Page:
Tuesday, 9 March 2010
The Life Your Life Could Look Like
Above is a hand belonging to Mr. Josh Jones, who knows a lot about what he likes, AND art. I think. At Le Cool we had a group interview session, for world-renowned and controversially brilliant publication Le Cool, or rather the Le Cool London Blog. I took some pictures.
I took more than two pictures, but, it's people sitting around a table talking. I like the picture of Mat. Chloe or Mat took the picture of me. It was my camera though so I'm allowed to put it on here. Josh is in charge of covers; here's this weeks artist in front of his poster on the underground. He's called Tim Rasbash. He's very nice.
I have grown to enjoy shooting portraits more and more as time has gone by. I've spent a lot of this week thinking about the big important questions, like Why I Take Pictures and What Should I Do Next and Would Arsenal Winning The League Be Soured By Them Having Lost To Utd & Chelsea (answer: no! duh!). In the most part this is because of the first of my forthcoming exhibitions, for the Together charity (running for the next six weeks from the end of this week at their gallery on Old Street) I have had to do all sorts of things like writing artistic statements of intent and describing myself and my work. It's pretty tough. I find that every time I write anything about myself in that context, I think I come across as a pretentious fool, leading to the distinct possibility that I come across as a pretentious fool in everyday conversation but without the evidence and therefore 20/20 hindsight vision to notice for myself. Why do I take pictures? Because it means I don't have to get up at 7 in the morning every day. Because I get to go and hang out with interesting people and be seen as an equal. Because I feel like I'm always getting better at it. Because people say they like my pictures. All of that is true; it's also true that when I'm taking pictures, in the actual act of it, a nuclear bomb could go off across town and I wouldn't notice the mushroom cloud or boom for concentrating on getting what I'm already looking at just right. It's true that when I shoot, nothing else in the world matters, all my troubles disappear and I feel like I am the lord of all I survery. It's also true that I like to impress, that I feel like it makes me important.. all these reasons add up to - I take photographs because I'm a photographer. It's probably terminal. Here are my shots for Together.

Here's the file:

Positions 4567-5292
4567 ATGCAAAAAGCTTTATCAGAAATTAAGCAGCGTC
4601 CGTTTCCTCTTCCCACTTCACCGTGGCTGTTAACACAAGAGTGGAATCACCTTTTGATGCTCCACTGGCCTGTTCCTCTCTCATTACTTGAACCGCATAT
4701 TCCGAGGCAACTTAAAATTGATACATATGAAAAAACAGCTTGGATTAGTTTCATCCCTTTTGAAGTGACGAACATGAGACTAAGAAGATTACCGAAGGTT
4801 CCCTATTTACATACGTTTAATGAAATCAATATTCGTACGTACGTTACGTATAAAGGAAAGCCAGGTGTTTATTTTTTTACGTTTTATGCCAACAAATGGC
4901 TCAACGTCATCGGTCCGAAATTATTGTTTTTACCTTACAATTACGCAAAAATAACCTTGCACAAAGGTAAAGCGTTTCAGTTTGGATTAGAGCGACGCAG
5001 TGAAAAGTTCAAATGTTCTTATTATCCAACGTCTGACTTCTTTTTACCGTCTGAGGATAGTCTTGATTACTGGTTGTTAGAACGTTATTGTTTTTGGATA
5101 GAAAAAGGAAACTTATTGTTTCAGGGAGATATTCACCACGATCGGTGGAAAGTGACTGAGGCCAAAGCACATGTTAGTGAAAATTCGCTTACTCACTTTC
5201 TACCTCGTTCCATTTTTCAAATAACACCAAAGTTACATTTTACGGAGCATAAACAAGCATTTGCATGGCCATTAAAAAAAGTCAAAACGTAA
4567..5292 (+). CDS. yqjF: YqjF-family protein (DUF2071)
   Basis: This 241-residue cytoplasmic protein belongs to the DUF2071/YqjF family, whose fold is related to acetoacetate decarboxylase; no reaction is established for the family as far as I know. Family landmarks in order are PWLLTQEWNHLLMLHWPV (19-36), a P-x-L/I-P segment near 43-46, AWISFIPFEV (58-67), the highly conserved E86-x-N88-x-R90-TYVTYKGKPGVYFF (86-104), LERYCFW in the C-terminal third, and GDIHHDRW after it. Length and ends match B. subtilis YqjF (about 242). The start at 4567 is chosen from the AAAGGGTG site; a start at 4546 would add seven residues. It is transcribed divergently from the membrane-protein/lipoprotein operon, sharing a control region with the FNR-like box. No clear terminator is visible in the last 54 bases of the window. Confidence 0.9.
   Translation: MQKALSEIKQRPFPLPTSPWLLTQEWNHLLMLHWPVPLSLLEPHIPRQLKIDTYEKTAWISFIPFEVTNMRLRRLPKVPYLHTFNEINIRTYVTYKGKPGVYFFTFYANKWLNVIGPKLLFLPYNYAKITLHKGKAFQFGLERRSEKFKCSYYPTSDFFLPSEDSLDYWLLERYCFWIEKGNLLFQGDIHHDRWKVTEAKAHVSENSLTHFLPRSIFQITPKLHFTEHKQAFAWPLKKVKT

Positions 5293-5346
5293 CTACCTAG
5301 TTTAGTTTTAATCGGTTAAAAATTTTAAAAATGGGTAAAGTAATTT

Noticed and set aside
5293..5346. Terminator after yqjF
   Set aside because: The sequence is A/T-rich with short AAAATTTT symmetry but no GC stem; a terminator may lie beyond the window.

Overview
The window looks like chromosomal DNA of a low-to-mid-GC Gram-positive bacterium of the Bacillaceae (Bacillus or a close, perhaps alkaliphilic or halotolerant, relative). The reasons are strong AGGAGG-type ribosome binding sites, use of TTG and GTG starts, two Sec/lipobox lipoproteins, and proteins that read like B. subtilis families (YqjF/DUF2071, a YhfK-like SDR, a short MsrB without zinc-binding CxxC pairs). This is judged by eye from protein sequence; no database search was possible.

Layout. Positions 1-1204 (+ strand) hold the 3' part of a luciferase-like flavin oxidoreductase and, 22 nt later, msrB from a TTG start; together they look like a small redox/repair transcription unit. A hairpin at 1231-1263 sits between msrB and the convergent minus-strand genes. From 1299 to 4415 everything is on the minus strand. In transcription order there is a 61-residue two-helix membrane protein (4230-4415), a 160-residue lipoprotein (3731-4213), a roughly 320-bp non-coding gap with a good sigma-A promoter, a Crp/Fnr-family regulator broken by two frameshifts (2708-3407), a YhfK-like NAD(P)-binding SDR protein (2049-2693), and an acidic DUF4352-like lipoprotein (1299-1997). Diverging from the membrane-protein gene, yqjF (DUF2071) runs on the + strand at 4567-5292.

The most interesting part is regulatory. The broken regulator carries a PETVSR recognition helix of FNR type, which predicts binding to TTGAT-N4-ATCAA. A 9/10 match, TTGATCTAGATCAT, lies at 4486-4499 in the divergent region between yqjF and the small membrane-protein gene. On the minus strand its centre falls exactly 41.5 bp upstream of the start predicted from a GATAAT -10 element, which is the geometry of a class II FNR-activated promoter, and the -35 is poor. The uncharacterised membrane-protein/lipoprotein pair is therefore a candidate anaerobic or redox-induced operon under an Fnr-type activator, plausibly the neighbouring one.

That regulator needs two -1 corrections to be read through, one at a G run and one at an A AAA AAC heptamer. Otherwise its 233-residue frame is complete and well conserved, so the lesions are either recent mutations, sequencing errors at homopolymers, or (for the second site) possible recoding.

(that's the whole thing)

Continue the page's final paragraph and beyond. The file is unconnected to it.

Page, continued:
I'm not overwhelmingly happy with them nor am I dissatisfied. I took them because they were there to take; I took them like that because I didn't think of any other way to take them. Sometimes portraiture has a stricter set of guidelines that are more open to technical interpretation; here's a portrait I shot for Tesco of their head of fresh produce, Colin Holmes.
Can you tell me which one is more creative? Which required more thought? It's always harder to shoot what's in someone else's head. I had a bit more scope with these interviews; here's this week's Le Cool interviewee, Patrick Baxter, who makes soundscapes for walking around London to.
And here's a lady called Tiffany who has a thing called Secret London which if you're in London and on Facebook you're probably a member of.
Elsewhen, there was a thing at Resistance Gallery with people doing stuff. I saw my friends Tammy and Shorn there. Here they are!
Shorn got talking to me about taking pictures of dance stuff; turns out he is a designer for that sort of thing. He got me along to a student production, where in return for taking some pictures, I would be given some money. Here's the shots, this bunch a B&W set although I sent them colour..
In the interval I was asked to go backstage to take some clearer shots for the designer who was paying me. I'm quite pleased with these shots.
I hope you like them. I don't know why I took them, or why I like them, or what's wrong or right about any of this. That's ok though. If I had answers to all the questions I get asked, I'd have nothing left to do.